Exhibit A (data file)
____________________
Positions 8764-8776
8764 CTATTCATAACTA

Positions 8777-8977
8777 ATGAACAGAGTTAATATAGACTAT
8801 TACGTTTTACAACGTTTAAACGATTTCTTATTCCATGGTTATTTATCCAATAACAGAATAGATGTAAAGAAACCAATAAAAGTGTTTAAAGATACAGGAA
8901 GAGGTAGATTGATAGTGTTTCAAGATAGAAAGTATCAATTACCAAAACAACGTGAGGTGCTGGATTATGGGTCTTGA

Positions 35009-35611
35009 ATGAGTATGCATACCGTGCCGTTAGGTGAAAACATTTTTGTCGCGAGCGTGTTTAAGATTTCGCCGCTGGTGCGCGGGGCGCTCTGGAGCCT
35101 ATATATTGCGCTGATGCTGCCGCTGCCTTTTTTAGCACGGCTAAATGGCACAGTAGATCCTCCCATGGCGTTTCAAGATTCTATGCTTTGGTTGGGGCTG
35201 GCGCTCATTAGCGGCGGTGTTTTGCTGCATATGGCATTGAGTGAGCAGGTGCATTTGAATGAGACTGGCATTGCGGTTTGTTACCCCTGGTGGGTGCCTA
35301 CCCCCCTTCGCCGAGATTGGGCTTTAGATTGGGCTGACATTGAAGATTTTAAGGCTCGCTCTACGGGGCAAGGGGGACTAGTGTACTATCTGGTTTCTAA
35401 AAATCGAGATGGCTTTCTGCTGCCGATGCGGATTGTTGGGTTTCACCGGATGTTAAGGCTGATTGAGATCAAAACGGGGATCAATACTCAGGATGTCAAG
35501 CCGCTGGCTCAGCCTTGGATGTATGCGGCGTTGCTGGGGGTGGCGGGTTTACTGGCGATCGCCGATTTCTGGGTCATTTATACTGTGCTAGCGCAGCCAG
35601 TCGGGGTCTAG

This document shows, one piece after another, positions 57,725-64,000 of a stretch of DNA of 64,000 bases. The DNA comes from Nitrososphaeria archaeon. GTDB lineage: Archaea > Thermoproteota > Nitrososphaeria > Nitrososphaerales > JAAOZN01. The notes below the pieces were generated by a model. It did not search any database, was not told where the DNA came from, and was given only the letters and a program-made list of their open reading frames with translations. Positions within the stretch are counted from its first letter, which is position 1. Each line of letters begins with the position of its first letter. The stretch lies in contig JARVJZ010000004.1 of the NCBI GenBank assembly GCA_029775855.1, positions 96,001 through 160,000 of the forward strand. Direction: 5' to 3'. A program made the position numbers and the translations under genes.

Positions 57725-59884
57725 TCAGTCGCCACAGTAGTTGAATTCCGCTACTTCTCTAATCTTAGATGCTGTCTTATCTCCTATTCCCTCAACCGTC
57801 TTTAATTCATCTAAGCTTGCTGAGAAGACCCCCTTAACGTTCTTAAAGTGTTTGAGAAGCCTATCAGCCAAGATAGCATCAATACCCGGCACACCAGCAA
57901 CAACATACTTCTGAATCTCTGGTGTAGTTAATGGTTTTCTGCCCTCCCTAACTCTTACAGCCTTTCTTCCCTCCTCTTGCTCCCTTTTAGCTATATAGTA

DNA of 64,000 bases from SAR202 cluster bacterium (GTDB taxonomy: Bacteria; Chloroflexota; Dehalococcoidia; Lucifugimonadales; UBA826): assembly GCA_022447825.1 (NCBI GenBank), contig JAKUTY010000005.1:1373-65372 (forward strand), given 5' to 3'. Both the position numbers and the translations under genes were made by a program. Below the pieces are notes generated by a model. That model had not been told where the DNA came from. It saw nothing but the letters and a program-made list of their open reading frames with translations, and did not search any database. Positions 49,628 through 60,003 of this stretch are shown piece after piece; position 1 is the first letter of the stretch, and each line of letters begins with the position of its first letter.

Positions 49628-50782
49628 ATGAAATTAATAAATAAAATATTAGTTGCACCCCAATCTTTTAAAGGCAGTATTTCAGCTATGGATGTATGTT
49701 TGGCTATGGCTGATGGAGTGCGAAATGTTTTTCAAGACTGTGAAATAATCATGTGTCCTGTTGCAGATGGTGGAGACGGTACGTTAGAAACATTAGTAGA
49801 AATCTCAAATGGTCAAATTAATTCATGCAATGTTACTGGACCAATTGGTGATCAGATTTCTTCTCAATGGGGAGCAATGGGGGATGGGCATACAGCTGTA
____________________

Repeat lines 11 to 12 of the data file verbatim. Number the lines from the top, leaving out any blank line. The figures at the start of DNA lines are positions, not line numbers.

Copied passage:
35301 CCCCCCTTCGCCGAGATTGGGCTTTAGATTGGGCTGACATTGAAGATTTTAAGGCTCGCTCTACGGGGCAAGGGGGACTAGTGTACTATCTGGTTTCTAA
35401 AAATCGAGATGGCTTTCTGCTGCCGATGCGGATTGTTGGGTTTCACCGGATGTTAAGGCTGATTGAGATCAAAACGGGGATCAATACTCAGGATGTCAAG